‘The Voice of the Violin’ by Andrea Camilleri
Sunday 9th March – Monday 10th March
After the lengthy tome that was ‘Nobody Ever Says Thank You’, I decided that what was needed was a quick read, a lightweight bit of escapism. This arrived in the form of a Montalbano novel. The only downside was that this meant I had skipped from book one to book four of the series – anyone who knows me will know that I don’t like reading series’ out of order.
However, one of the good things about the Montalbano series which is true of both the books and the TV episodes is that while there is an ongoing story in the background (Salvo’s up and down relationship with Livia etc.), it rarely plays a crucial part in the plot of a specific novel and so it is possible to read them out of order without spoiling any major developments.
As with the others I have read, this is a well-written piece of sunny escapism despite the grim tale being told. While these will never be considered great literature, it was a very welcome change of scene and pace from ‘Nobody Ever Says Thank You’.
‘The Embarrassment of Riches – An Interpretation of Dutch Culture in the Golden Age’ by Simon Schama
Tuesday 11th March – paused Wednesday 26th March, resumed Sunday 30th March, paused Wednesday 11th April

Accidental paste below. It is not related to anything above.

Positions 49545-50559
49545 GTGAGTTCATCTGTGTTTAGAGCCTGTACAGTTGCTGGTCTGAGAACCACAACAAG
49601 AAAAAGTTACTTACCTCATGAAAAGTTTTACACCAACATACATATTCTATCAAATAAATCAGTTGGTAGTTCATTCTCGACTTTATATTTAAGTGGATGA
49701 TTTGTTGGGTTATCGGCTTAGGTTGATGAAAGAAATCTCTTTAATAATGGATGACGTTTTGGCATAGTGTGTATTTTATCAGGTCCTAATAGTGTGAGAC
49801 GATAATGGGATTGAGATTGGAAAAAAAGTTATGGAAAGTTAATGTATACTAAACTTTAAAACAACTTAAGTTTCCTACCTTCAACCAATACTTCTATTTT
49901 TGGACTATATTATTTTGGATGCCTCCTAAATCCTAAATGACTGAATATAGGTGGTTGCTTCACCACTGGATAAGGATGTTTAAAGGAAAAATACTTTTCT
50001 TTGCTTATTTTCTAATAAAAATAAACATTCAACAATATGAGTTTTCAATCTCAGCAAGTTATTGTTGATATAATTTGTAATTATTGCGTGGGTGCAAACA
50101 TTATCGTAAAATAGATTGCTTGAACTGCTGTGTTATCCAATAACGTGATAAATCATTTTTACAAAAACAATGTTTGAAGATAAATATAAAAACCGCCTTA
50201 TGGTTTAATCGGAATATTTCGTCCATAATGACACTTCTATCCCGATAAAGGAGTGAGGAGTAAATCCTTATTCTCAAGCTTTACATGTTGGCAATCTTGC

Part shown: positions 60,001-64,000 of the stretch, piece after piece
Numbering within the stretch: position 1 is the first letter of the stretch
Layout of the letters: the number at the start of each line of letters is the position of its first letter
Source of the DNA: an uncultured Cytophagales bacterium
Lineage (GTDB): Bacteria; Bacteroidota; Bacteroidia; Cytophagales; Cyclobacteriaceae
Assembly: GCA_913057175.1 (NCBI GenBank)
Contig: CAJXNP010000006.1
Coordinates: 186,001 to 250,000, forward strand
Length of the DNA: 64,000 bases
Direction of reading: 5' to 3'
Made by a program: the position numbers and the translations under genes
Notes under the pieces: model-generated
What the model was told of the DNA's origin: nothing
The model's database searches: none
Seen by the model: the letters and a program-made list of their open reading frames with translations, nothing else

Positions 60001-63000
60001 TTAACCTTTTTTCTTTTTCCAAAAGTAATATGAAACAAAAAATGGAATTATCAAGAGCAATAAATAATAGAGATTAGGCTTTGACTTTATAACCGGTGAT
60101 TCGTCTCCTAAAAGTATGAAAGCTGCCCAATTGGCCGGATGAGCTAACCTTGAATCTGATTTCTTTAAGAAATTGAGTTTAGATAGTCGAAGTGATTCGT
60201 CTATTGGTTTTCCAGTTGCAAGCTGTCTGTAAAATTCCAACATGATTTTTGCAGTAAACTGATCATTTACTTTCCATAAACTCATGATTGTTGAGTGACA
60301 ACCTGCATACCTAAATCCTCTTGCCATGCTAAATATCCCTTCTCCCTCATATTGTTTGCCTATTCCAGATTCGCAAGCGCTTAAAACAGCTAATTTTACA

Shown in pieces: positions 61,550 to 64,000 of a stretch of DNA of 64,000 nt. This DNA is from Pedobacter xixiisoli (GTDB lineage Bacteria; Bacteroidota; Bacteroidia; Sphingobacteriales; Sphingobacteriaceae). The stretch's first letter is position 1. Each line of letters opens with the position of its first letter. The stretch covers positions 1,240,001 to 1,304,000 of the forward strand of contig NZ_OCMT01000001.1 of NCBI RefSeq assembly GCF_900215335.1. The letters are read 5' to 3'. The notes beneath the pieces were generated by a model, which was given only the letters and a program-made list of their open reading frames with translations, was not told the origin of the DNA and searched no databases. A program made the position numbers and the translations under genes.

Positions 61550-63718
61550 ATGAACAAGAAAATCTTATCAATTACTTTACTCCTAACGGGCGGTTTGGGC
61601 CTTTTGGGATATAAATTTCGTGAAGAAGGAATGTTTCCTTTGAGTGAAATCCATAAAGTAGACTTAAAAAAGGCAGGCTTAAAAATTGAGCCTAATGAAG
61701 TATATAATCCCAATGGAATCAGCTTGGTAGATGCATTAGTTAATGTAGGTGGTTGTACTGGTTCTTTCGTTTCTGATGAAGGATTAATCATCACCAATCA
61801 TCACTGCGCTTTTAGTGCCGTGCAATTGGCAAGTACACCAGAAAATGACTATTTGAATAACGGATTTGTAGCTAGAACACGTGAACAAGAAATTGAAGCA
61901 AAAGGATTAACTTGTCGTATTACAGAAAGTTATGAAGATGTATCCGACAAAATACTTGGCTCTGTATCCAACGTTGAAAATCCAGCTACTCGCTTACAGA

After reading the introduction, I was dreading the prospect of facing another six hundred pages of this book. However, once into the text, things improved quite a bit.
As you will have noticed, I did pause it a couple of times and moved off onto something lighter. This shouldn’t be taken as a criticism of this book, which was very interesting.
What I love most about reading books such as this
‘The Terracotta Dog’ by Andrea Camilleri
Thursday 27th March – Saturday 29th March
I paused ‘The Embarrassment of Riches’ at the end of the first chapter, having found the latter portion of that section a little over my head. For something lighter, I turned to another of the Montalbano novels.
To be honest, I could repeat many of the comments in the write-up of ‘The Voice of the Violin’, but I won’t, if only in the name of brevity and originality. It ticked all the same boxes and provided a nice relief from the slower progress of Simon Schama’s book.
Tintin: The Art of Herge
Sunday 13th April – Wednesday 16th April
It’s probably a little misleading to say that I read this book, as over three quarters of the pages are covered with illustrations rather than text. This would explain how I managed to work my way through over four hundred pages inside three days.
This is, without doubt, one of the most wonderful books I own. As regular readers of this blog might know, I am a big fan of Tintin and Herge’s art, and so to have a book filled with everything from rough sketches to perfect reproductions of frames from the books is a joy in itself. The text is interesting and informative without going into too much detail and distracting from the main focus which is of course the art. Even though this is a companion to the Musee Herge and so probably is in effect the museum in paper form, it has made me more keen to see it in the flesh rather than less so.